Lentils: Nutrition + Benefits + How To Cook Them Easily

Medically reviewed by Alexandra Dusenberry, MS, RDN Alexandra Dusenberry Alexandra DusenberryMS, RDN twitter_iconlinkedin_iconinsta_icon
Written by , BSc, Professional Certificate in Food, Nutrition and Health Ravi Teja Tadimalla BSc, Professional Certificate in Food, Nutrition and Health Experience: 8 years
Last Updated on

If you are a vegetarian (or a vegan) looking for an incredible protein source, lentils are the best bet. They have low calorie and high protein content – a brilliant combination for optimal health and weight management. There’s more to lentils that you must know.

A survey published in the Journal of American Dietetic Association found that only 8 percent of adults are taking enough of legumes (lentils included) (1). And this is a problem. You don’t want to miss out on the stunningly superb benefits lentils offer, do you? So, why don’t you sit back and continue reading?

Table Of Contents

What Nutrients Do Lentils Contain?

It all boils down to the nutrients, doesn’t it? Lentils are replete with protein. And they contain other essential nutrients as well. Following are the nutrients present in 1 cup of cooked lentils (198 grams).

Calorie Information
Amounts Per Selected Serving%DV
Calories230(963 kJ)11%
From Carbohydrate161(674 kJ)
From Fat6.3(26.4 kJ)
From Protein62.0(260 kJ)
From Alcohol0.0(0.0 kJ)
Fats & Fatty Acids
Amounts Per Selected Serving%DV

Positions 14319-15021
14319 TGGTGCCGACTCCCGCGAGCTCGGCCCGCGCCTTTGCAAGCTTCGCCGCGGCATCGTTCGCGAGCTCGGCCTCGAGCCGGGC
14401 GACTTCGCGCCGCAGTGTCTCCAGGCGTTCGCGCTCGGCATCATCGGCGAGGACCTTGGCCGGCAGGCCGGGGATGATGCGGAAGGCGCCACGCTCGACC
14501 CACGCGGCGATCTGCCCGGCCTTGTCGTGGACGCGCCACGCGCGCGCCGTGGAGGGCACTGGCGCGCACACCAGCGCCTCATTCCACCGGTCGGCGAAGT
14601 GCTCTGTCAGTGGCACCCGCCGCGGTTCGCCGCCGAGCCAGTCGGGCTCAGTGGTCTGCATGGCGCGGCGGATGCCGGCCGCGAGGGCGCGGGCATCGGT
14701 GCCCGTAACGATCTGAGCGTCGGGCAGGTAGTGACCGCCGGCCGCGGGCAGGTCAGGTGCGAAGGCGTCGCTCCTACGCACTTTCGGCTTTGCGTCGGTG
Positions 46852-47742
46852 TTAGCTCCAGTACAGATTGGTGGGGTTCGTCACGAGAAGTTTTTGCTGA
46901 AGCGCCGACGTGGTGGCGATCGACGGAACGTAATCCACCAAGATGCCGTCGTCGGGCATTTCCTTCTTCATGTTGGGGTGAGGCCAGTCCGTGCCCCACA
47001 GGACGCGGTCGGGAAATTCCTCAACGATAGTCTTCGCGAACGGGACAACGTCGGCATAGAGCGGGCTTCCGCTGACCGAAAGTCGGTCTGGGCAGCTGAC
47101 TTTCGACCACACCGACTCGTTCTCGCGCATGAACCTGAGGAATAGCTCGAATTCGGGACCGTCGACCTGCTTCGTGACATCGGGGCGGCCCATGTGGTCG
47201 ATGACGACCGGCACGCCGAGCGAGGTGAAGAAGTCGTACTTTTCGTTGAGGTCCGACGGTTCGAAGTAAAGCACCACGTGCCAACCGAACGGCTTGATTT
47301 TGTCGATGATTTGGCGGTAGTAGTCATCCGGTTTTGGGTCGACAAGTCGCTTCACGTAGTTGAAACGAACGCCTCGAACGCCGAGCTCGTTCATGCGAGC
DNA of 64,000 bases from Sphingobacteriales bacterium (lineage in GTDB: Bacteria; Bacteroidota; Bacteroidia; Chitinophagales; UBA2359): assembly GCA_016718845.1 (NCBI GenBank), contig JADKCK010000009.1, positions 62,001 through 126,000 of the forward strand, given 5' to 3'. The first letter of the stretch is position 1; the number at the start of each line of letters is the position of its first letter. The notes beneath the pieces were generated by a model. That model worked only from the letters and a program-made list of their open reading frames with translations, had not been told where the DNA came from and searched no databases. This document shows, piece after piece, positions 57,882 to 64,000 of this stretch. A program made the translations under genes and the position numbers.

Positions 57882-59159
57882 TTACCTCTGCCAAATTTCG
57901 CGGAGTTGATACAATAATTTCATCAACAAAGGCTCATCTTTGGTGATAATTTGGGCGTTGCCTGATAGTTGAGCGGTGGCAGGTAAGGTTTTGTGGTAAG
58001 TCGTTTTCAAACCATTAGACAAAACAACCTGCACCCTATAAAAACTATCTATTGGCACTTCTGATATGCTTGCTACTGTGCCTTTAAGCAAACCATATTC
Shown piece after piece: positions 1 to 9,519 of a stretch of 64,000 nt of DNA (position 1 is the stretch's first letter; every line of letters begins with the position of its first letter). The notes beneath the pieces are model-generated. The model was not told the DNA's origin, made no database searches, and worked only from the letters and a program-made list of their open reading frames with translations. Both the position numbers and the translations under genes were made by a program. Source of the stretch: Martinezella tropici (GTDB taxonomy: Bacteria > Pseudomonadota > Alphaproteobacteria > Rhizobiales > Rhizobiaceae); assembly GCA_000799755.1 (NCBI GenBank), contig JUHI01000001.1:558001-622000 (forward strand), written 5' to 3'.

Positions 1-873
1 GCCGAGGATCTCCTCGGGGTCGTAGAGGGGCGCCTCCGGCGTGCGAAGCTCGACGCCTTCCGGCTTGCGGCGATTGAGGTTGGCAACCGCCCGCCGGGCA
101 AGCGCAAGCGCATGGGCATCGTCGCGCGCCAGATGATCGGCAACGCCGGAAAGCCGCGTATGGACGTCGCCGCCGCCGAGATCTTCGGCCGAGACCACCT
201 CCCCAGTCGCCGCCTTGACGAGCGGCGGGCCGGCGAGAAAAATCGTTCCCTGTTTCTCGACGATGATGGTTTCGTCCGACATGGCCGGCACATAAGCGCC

Total Fat0.8 g1%
Saturated Fat0.1 g1%
Monounsaturated Fat0.1 g
Polyunsaturated Fat0.3 g
Total trans fatty acids~
Total trans-monoenoic fatty acids~
Total trans-polyenoic fatty acids~
Total Omega-3 fatty acids73.3 mg
Total Omega-6 fatty acids271mg
Protein & Amino Acids
Amounts Per Selected Serving%DV
Protein17.9 g36%
Amounts Per Selected Serving%DV
Vitamin A15.8 IU0%
Vitamin C3.0 mg5%
Vitamin D~~
Vitamin E (Alpha Tocopherol)0.2 mg1%
Vitamin K3.4 mcg4%
Thiamin0.3 mg22%
Riboflavin0.1 mg9%
Niacin2.1 mg10%
Vitamin B60.4 mg18%
Folate358 mcg90%
Vitamin B120.0mcg0%
Pantothenic Acid1.3 mg13%
Choline64.7 mg
Amounts Per Selected Serving%DV
Calcium37.6 mg4%
Iron6.6 mg37%
Magnesium71.3 mg18%
Phosphorus356 mg36%
Potassium731 mg31%
Sodium4.0 mg0%
Zinc2.5 mg17%
Copper0.5 mg25%
Manganese1.0 mg49%
Selenium5.5 mcg8%

USDA Food Composition Databases

Most benefits of lentils are associated with its greatest nutrients – protein, folate, fiber, iron, thiamin, phosphorus, and manganese. Lentils are also very low in saturated fat, sodium, and cholesterol – making them all the more appealing.

If you are a vegetarian looking to increase your lentil intake for its protein content, we have something for you.

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Vegetarian Protein Vs. Non-Vegetarian Protein – Which Is Better?

Most people feel non-vegetarian foods are the best sources of protein. But that is not always true.

While non-veg sources are complete proteins, plant sources are not. But hold on – research shows that some types of meat are correlated with disease (2). A diet in which a majority of protein comes from plant sources is often termed healthy.